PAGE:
MYC is difficult to target directly with a drug, however. Its protein-binding site is “flat and featureless,” says Rubens, “and it’s hard to design a small molecule that will fit into it. We’re trying to identify a drug that we can use to treat kids relatively soon.”
To look for other vulnerabilities of MYC-driven tumors, Rubens and his colleagues analyzed the metabolic profiles of MYC-expressing AT/RT cell lines derived from patients, discovering that the cells were dependent on increased levels of glutamine metabolism for their survival.
To inhibit this metabolic pathway in the cancer, they turned to DON, not only because of its well-known characteristics, but also because it has already been tested for safety in a phase 1 pediatric cancer clinical trial in the 1980s.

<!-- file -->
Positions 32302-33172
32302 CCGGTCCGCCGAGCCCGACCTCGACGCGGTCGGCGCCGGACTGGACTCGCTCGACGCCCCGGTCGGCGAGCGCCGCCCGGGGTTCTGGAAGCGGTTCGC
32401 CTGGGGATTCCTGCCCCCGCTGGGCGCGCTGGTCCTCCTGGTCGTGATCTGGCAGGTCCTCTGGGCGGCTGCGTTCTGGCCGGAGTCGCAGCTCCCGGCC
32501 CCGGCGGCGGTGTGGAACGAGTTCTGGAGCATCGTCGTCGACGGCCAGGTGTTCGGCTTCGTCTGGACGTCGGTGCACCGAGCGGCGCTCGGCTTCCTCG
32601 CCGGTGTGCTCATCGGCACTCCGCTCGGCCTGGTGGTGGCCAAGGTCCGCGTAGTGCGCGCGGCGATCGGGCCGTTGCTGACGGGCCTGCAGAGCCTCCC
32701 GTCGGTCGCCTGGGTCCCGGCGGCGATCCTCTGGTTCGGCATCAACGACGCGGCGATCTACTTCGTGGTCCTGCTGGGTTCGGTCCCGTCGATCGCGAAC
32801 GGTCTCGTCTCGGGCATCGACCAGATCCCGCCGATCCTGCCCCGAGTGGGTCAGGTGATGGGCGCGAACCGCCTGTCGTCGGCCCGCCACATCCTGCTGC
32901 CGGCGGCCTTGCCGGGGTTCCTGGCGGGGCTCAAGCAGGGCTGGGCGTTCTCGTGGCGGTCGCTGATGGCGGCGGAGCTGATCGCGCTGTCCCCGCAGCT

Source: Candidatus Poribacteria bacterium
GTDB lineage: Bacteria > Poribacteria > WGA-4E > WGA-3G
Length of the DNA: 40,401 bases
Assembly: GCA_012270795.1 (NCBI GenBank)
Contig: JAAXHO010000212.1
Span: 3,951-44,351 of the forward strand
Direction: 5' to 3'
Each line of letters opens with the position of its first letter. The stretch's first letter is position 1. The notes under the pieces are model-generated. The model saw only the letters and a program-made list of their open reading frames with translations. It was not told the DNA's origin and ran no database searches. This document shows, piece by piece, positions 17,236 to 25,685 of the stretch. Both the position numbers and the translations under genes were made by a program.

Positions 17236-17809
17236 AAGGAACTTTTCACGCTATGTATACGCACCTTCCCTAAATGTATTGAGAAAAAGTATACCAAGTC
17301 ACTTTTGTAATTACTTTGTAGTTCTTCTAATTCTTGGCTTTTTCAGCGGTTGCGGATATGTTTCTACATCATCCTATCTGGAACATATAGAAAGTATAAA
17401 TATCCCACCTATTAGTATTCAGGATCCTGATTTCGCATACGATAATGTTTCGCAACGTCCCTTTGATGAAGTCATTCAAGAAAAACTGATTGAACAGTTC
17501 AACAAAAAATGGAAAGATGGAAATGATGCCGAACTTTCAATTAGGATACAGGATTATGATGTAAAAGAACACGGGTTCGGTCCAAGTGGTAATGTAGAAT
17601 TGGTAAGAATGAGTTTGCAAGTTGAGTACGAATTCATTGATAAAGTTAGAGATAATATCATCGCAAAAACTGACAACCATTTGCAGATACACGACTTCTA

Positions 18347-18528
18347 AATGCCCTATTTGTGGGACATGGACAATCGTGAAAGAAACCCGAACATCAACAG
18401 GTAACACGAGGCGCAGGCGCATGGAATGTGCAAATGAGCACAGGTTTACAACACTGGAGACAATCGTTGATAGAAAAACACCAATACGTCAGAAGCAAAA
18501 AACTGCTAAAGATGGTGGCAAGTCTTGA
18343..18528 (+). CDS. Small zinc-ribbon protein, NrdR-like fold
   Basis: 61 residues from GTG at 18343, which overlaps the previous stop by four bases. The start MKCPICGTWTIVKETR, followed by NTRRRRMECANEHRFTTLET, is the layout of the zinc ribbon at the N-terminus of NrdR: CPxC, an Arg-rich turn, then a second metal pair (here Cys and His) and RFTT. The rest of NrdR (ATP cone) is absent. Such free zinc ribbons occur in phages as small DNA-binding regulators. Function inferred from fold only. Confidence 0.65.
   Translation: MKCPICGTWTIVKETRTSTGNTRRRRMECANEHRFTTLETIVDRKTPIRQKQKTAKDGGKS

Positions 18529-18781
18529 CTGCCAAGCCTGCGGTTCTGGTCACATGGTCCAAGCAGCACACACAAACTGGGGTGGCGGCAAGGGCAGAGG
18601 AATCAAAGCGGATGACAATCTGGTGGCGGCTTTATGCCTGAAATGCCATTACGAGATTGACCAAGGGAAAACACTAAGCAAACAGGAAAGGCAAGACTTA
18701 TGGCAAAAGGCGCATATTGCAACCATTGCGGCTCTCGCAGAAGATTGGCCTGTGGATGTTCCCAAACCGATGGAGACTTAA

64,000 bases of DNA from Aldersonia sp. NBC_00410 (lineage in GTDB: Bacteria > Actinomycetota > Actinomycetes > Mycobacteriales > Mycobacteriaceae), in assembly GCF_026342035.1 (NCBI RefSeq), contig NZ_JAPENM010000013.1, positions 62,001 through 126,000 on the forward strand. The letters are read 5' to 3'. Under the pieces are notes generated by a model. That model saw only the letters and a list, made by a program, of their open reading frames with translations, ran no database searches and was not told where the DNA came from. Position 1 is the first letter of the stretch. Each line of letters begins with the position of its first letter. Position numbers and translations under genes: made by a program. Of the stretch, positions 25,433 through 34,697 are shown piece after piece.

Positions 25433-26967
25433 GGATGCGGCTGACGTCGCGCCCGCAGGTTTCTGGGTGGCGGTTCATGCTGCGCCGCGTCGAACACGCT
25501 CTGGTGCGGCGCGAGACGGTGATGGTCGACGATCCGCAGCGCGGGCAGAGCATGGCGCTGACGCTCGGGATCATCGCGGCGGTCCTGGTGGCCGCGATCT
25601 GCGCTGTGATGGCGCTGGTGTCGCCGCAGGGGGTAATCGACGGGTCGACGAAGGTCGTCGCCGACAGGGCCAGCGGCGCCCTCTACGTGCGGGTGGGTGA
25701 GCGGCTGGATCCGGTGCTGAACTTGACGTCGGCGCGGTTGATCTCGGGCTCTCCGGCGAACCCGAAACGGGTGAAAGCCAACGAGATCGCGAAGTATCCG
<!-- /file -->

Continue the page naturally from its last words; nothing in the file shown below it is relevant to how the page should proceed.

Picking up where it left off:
“Our hope would be to someday add this drug to the standard therapy for AT/RT to decrease some of the chemotherapy resistance that we see and to help improve survival,” says Rubens.
Rubens says this metabolic approach might also be used to identify tumors that are sensitive to DON therapy even before the tumor is biopsied. A technique called MRI spectroscopy can pinpoint peaks of glutamine production and its metabolic byproduct glutamate in brain tissue. When the MRI scans show a high ratio of glutamine to glutamate in tumors, they indicate that the cancer might be sensitive to DON, he says. “This could be important to know in patients who have relapsed,” says Rubens, “where you might not want to perform another surgery.”
In the Translational Oncology study, Raabe and colleagues used a twice-weekly oral dose of JHU-083, developed by Barbara Slusher, Ph.D., director of Johns Hopkins Drug Discovery, and colleagues at Johns Hopkins, in mice with MYC-driven medulloblastoma.
“The rationale for the development of so-called ‘prodrugs’ is to maximize the brain penetration of DON to the brain tumor and to minimize the side effects that would come from delivering DON peripherally,” such as nausea and a lower white blood cell count, says Raabe.